All Aboard the Path Train
It was a speedy, easy ride from the World Trade Center station to Grove Street in Jersey City.
Up the escalator we ascended from the station, welcomed by Jersey City's downtown historic district. It's a mix of old storefronts and new high-rise buildings.
This was one of Jason's rare days off from the Dutch, which he spent eating and drinking with New York editor Max (behind the camera) and me.
"Am I really going to live in Jersey City?" Jason asked himself when moving. But keep clicking and you'll start to understand why he did...
Stop #1: Taqueria Downtown
Like a true Los Angeles transplant, Jason loves his Mexican food. He started off our JC crawl with some real-deal tamales and tacos, a short walk away from the Grove Street station.
Taqueria Downtown: 236 Grove Street, Jersey City NJ 07302 (map); 201-333-3220
Note: Taqueria Downtown has been closed since the hurricane but plans to re-open this month.
Inside Taqueria Downtown
They really like Halloween at this family-run restaurant (note: we visited in early October so the pumpkin garland is probably down by now). Underneath all the seasonal decor, the walls are covered in Los Angeles maps, Lakers and Dodgers signs, and rock band posters.
West coasters love a good fish taco, but it can be hard to find them outside SoCal. (As SoCal transplants, Jason and I bonded over this.) He comes here for the Baja-style tacos on double-layered corn tortillas, covered in fresh avocado salsa and shredded cabbage.
Pay at the counter at Taqueria Downtown, or don't if you have a Van Halen ticket stub on you! Another sign explained "los diez mandamientos" (the 10 commandments) here which included no fajitas, no nachos, no cute clay or adobe plates to match the cute clay or adobe decor.
Stop #2: Kraverie
Kimchi Quesadilas vs. Crepes
Jason and I peruse the menu, which is split into two. On one side, Mexi-Korean stuff, like kimchi quesadillas, and on the other, French-style crepes, both sweet and savory. For the indecisive types, there's a Korean Crepe served on a scallion kimchi garlic crepe with cheese, mushrooms, onions and bulgogi ribeye.
Korean barbecue short rib (galbi) gets packed into a thick burrito with lots of sticky rice, caramelized kimchi, sour cream, lettuce, and sesame seeds. "I'm not going to complain about the Kogi spin-offs," Jason said of this very Kogi-esque truck-turned-restaurant. "Kogi is still the original," he said, in reverence to the Los Angeles fleet of food trucks that spawned the Mexi-Korean trend.
Sriracha + Sour Cream Frosting
Jason shows us how he frosts his kimchi quesadila ("kimchidilla"). A squirt of Sriracha, a plop of sour cream, then it's all spread around, creating a creamy-spicy pink "frosting."
Erin's Blissed-Out Burrito Face
This was a happy moment.
Stop #3: Grand Sichuan
"I'm Chinese, so I had to find something in Jersey City, and this is quite good," Jason said of this Grand Sichuan. Jason grew up speaking Mandarin with his family, and ordered for us in Mandarin at the restaurant. Dan dan noodles, pea shoots, a tripe and tongue dish, and of course soup dumplings. "They deliver too, which is awesome. Even the soup dumplings survive the trip."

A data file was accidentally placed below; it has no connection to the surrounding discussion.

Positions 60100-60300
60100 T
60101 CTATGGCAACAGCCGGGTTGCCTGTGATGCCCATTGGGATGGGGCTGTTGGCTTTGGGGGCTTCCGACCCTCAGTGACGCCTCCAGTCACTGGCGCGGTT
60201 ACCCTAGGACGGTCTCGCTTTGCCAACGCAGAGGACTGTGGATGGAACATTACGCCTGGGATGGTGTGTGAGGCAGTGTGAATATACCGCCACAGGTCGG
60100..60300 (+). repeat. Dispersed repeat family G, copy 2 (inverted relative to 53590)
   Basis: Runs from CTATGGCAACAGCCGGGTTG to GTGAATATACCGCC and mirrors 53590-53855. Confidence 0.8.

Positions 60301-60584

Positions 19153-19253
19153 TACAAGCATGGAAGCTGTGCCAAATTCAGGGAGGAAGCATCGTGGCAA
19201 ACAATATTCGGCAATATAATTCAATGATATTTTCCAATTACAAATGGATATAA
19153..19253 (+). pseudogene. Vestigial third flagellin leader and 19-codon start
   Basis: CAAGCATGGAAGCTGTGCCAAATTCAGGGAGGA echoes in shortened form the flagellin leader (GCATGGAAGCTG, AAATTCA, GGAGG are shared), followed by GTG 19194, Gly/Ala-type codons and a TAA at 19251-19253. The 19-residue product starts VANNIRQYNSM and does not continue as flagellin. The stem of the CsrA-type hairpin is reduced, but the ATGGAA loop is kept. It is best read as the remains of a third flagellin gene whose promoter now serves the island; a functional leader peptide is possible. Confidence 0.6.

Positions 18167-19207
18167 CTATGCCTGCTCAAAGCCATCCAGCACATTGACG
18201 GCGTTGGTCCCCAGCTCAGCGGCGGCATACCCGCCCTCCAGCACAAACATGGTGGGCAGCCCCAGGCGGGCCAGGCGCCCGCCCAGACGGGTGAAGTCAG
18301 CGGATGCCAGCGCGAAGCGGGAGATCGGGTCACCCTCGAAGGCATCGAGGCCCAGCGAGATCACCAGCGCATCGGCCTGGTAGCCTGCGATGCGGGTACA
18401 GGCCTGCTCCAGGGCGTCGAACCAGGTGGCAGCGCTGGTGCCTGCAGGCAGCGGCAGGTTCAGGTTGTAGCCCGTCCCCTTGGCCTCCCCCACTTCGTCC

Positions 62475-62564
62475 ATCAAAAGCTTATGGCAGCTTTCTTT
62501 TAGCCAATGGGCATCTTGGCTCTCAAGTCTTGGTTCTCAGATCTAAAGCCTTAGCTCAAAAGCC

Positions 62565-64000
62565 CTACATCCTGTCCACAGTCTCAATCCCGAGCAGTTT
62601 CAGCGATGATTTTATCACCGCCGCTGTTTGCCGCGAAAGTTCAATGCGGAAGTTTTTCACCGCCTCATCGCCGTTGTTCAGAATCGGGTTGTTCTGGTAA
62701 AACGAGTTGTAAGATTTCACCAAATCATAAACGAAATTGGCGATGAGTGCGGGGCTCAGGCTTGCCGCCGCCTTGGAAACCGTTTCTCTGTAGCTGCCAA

This is how Jason sauces his soup dumpling.
This is how Jason eats his soup dumpling.
Fake Stop #4: Barcade
Unfortunately it was only 2:30ish and Barcade didn't open until 4 p.m., so Jason couldn't take us to his favorite bar-cum-vintage-arcade. We peeked through the windows though and saw the sweet coin-operated pinball machine.
Across the Street
National Discount Store is your local source for Whip-Its, according to the window sign. (You're right, this isn't at all food-related but we felt like including it.)
Cobble Hill or Jersey City?
Strolling around the neighborhood, many of the residential blocks resembled my tree-lined Brooklyn neighborhood of Cobble Hill.
Jason and Erin
At some point the conversation turned to grocery shopping. The amazing Asian superstore Mitsuawa is just a ten-minute drive away. "I'll never go to Sunrise Market again." We almost hopped into Jason's car for an impulsive Mitsuawa trip...but instead, headed in the direction of cake.
Stop #3: Cake Lush
Because at this point in the afternoon, everyone could use some cake! Jason introduced us to his buddy Greggy Soriano's wedding cake bakery, Cake Lush. You may recognize the smiley Greggy from the first season of "Cake Boss: Next Great Baker" on TLC.
A plush living room inside the cake studio, where tastings are scheduled by appointment only (sorry, no walk-ins, except if you're walking around with Jason). Greggy specializes in fun, modern, avant-garde wedding cakes. The most intense (and expensive!) cake he's ever baked was this Marc Jacobs/Louis Vuitton Tribute Patchwork Cake. "I'm inspired by everything. Fashion. Shower curtains. The ground. Everything."
Culinary School Roommates
Aw, these two were roommates back at the Culinary Institute of America in Hyde Park. And here they are now, neighbors in Jersey City.
We took our pink cake bags on a walk over to Liberty State Park, where Jason pointed out Liberty Island and Ellis Island just across the water.
Statue of Liberty and Ellis Island
"I have a 50 times better view than any of my friends in Manhattan do."
Cupcakes in the Park
Greggy sent us away with a cupcake version of one of his best-selling cakes, the chocolate hazelnut cake with cappuccino chocolate frosting.
This guy has an insane sweet tooth. "I went through an intense Ben & Jerry's red velvet ice cream phase." He loves everything pastry chef Kierin Baldwin makes at The Dutch but has to stay far away from sugar during triathlon season. "It's my two weeks of the year when I can't let myself eat sweets."
Last Stop of the Crawl: Zeppelin Hall
Beer here comes in two sizes: mug or liter. We went with the liter.
After our last sip of lager around sunset o'clock, we were back on the Path train, reverse-commuting into the city. Farewell Jersey City!